America is not a nation founded on an idea. America is a nation founded on the idea that America is a nation founded on an idea.
A simpler way to say this: America is a nation founded on a prank.
A prank that went way, way too far.
More than two hundred years ago, a group of some of the richest, most powerful people gathered in Philadelphia to address a little spat over taxes that they were having with another, similar group of people with almost identical privileges. And in the course of these very human events, as this thoroughly unlikeable group was compiling a list of grievances, they happened to make some ridiculous claims: About how all men are created equal, and that they have rights - inalienable rights, mind you. And that states derive their power from citizens and not the other way around.
They didn't mean it. Not really. How could they - the kind of people they were - how could they have meant any of that?
Of course it was a joke. You can almost hear them snickering malevolently as they wrote those words. Would the Crown, would the English, would anyone at all actually be stupid enough to take them seriously?
The rest of American history is a story of that prank unfolding like an elaborate Andy Kaufman bit. No one in the audience believes what's happening, but the performers refuse to break character. And the only way to keep it going is to follow these stupid, ridiculous statements to their logical conclusion. All men are created equal? Yes. Even if they're our enemies? Our slaves? Our outsiders? What if they're women? What if they're the kind of people who've been denied respect by us? Denied rights for so long it seems like just to acknowledge the injustice would be cultural suicide?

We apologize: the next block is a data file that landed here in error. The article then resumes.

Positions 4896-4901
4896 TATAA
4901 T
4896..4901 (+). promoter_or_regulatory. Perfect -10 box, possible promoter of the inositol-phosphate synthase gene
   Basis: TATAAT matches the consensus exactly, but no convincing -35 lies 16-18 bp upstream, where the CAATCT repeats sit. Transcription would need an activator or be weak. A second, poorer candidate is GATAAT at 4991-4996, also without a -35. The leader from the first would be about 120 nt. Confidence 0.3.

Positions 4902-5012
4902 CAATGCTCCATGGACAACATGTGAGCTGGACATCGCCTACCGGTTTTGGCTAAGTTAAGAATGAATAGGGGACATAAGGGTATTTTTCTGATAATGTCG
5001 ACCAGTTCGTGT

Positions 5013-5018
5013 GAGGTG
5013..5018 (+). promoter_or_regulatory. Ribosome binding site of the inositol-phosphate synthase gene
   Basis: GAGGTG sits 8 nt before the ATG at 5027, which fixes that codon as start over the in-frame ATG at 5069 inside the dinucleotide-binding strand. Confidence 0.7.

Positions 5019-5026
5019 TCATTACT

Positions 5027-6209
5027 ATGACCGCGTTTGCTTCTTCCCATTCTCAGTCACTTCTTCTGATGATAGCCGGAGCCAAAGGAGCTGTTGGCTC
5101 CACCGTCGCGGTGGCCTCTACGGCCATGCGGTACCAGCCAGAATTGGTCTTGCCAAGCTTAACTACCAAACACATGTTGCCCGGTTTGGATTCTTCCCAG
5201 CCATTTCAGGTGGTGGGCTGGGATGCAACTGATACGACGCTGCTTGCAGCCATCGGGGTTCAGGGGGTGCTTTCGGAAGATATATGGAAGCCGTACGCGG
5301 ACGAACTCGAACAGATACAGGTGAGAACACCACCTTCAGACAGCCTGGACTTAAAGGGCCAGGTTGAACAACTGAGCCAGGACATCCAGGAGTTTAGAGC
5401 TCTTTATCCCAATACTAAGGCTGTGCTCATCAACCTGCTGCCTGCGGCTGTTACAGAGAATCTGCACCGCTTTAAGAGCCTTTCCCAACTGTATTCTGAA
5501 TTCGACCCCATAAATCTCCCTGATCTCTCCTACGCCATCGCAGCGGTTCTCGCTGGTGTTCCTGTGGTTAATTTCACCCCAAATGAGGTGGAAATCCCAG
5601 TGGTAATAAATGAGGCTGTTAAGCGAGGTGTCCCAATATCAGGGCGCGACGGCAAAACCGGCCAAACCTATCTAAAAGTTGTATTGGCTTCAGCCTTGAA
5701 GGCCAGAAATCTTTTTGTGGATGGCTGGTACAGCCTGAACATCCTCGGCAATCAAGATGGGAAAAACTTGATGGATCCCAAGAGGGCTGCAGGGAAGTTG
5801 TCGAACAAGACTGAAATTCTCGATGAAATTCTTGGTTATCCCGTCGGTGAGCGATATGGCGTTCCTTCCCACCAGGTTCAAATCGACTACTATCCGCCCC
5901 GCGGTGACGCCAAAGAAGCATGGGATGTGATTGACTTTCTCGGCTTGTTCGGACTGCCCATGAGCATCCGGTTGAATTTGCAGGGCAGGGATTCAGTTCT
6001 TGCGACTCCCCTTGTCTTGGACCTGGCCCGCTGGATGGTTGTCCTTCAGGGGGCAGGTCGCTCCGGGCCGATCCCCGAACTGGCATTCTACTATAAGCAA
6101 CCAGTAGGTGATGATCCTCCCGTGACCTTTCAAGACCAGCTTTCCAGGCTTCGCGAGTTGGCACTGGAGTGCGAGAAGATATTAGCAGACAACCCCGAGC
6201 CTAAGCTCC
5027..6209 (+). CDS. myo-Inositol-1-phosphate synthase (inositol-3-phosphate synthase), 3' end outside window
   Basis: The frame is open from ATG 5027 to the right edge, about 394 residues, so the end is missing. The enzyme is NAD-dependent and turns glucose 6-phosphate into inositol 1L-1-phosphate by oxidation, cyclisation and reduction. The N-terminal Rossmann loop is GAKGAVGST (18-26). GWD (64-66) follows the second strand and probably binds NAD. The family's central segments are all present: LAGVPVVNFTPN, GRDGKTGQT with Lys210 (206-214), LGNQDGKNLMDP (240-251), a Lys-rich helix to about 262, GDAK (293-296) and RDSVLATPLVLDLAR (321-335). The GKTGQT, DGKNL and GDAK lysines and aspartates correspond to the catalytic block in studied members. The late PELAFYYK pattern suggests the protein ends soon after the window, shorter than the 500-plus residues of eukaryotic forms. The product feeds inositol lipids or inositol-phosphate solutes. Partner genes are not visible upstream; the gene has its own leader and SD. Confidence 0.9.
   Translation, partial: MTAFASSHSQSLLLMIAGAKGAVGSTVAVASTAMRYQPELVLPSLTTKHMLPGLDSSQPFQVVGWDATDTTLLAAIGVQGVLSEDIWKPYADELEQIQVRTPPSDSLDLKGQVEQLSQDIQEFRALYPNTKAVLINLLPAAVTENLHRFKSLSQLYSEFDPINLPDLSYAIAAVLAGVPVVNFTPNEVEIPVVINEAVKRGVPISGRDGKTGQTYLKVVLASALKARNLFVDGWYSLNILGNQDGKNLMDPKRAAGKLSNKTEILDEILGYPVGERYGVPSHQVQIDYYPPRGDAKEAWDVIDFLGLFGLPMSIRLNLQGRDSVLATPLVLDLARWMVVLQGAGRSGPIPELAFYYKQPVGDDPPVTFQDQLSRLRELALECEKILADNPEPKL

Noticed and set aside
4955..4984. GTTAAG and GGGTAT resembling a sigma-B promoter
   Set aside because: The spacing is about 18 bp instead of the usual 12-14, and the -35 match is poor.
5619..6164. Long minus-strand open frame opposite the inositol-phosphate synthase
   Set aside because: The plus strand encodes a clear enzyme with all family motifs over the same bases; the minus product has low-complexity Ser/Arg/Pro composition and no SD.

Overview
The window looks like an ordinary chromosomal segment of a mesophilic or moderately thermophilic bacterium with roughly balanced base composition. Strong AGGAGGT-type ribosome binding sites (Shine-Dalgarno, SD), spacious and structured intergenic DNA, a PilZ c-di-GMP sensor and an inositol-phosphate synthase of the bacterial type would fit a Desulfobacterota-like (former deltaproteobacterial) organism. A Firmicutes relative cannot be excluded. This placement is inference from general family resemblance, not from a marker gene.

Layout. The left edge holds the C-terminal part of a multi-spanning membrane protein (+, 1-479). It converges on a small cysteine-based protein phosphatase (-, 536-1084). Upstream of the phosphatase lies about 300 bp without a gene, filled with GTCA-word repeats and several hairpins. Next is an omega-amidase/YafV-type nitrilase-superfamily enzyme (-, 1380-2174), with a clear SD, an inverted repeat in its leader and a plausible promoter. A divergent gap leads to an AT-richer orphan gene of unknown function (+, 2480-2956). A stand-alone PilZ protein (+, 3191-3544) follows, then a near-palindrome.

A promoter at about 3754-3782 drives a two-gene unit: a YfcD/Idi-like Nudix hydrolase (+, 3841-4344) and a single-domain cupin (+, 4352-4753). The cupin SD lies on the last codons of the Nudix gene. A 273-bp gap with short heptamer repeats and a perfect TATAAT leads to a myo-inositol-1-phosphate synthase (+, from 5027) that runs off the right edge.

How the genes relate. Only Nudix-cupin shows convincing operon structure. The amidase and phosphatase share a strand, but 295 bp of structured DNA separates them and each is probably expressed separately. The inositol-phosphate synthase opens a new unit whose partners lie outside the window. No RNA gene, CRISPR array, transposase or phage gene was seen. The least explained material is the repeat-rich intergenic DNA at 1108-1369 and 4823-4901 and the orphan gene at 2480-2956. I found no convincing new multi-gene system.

Yes and yes. The humor comes from the performers stumbling around, trying to do the impossible and failing miserably, trying to hide their failings and failing at that, but never stopping until they've torn down everything on the stage. Everything they counted on. The basis for all their power and influence and comfort. The humor comes from the fact that anyone can use this formula to attack us... to demand their rights, to demand justice. The only proper response is to let them.
Here's Malcolm X in a 1964 speech, trying to get Americans to break character:
“Liberty or death” was what brought about the freedom of whites in this country from the English. They didn’t care about the odds... [T]hese 13 little, scrawny states, tired of taxation without representation, tired of being exploited and oppressed and degraded, told that big British Empire “Liberty or death.”
And here you have 22 million Afro-American black people today catching more hell than Patrick Henry ever saw. And I’m here to tell you, in case you don’t know it, that you got a new generation of black people in this country who don’t care anything whatsoever about odds.
See? The prank concocted by those slave-owners is so dangerous it could destroy everything they've built and put something in its place no one can predict. And many of us are determined to let it do just that as long as there are doubters in the audience.
Today, we don't celebrate our country. We celebrate the joke at the heart of it, which has always subverted everything people have tried to make of that country. And that prank, by its logic, comes to include people all over the world. People who like us, people who hate us, and everyone in between.
Someday, I think everyone will be in on the joke. And then it will come true.